Sunday, July 12, 2015

A Federal Judge Speaks, in the Case of Albert D. Reed

Recently, former deputy attorney general James Cole (whose clemency record was fantastically abysmal) said commutations of sentence were a "a touchy situation” because the president does not "just supplant a judge’s determination of sentence.” We refer his straw man to the Honorable C. Weston Houck, who said this, at the sentencing hearing of Albert D. Reed, September 27, 1995:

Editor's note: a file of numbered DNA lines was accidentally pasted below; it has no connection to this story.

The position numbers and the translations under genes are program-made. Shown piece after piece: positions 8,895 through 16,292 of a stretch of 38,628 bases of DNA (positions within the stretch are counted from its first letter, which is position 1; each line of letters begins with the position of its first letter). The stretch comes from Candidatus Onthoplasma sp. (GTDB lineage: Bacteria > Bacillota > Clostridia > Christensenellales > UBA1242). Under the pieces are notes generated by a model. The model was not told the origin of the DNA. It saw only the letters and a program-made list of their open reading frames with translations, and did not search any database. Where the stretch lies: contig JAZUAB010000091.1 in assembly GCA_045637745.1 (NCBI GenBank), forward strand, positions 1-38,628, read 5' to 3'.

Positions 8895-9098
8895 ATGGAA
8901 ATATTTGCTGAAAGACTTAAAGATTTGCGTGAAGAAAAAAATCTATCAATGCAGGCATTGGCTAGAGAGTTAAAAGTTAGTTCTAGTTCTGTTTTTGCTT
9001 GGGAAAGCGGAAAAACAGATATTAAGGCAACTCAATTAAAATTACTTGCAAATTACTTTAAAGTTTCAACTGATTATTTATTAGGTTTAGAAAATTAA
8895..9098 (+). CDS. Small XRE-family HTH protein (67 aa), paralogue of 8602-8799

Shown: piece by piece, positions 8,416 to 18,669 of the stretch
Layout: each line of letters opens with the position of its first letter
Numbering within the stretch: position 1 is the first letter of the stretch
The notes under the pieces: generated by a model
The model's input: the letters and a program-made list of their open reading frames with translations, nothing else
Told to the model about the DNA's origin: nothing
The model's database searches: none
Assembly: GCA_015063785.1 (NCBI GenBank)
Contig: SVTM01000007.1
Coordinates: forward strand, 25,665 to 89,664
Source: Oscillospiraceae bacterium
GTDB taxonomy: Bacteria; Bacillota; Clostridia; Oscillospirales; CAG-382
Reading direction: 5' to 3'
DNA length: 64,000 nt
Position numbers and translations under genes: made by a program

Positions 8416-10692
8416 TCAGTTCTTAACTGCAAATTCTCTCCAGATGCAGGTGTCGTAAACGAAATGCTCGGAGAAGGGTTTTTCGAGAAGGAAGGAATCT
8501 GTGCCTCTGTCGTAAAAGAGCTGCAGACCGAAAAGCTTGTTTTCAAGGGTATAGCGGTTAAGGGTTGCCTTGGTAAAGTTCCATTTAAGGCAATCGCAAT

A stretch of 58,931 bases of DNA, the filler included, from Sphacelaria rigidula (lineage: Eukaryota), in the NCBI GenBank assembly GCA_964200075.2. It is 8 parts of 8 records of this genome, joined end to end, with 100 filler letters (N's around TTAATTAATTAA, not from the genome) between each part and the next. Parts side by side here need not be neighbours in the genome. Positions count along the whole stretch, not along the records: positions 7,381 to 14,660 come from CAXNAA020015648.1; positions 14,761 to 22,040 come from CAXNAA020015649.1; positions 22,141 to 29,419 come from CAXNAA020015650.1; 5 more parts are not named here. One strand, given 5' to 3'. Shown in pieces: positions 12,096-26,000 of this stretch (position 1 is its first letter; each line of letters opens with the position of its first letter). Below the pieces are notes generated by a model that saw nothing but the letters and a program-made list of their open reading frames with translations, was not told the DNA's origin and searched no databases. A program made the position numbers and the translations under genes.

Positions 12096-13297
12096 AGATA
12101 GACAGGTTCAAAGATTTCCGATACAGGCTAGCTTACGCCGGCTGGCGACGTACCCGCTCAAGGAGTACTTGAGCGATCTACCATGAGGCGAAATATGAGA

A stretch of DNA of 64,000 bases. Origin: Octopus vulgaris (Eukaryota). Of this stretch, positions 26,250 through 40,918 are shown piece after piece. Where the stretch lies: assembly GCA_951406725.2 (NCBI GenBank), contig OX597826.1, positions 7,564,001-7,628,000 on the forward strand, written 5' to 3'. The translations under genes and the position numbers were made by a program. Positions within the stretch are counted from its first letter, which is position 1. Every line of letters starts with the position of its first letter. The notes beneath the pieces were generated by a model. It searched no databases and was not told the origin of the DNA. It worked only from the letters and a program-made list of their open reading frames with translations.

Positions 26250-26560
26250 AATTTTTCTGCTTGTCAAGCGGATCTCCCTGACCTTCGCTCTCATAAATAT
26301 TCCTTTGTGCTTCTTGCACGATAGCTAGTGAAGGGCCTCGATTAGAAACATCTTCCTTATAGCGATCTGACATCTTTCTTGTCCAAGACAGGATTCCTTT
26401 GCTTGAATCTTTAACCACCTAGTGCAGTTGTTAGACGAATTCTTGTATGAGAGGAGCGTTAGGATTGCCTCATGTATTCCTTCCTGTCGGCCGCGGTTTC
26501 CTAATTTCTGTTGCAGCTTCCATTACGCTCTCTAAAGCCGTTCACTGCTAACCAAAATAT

I don’t think there is any basis for the discrepancy that’s been in effect for some time. I believe that everybody pretty well agrees that Congress made a mistake when they decided that crack cocaine should be treated a hundred times more seriously than powder cocaine…. …But what they have done by treating crack cocaine a hundred times more seriously than powder cocaine is so ridiculous that they might even see it and back up on it… …It would seem to me that it would be unfair, if they change the law upon a recognition that the law was wrong and should never have been what they made it, then it seems to me it would be unfair to all the hundreds and hundreds of people that have been sentenced under that law and are serving time under that law, not to go back and correct those sentences... [Y]ou shouldn’t have people serving time that is unfair and improper…. ... I fully expect that in this case, that if Congress changes the law, that you’ll come back and ask me to re-sentence Mr. Reed based upon that new law, and I’ll have to deal with that problem then, and I guess I’ll have to deal with it with many, many other people, and my inclination would be to come back and re-do those sentences. (Sentencing Hearing Transcript pp. 61-63.)

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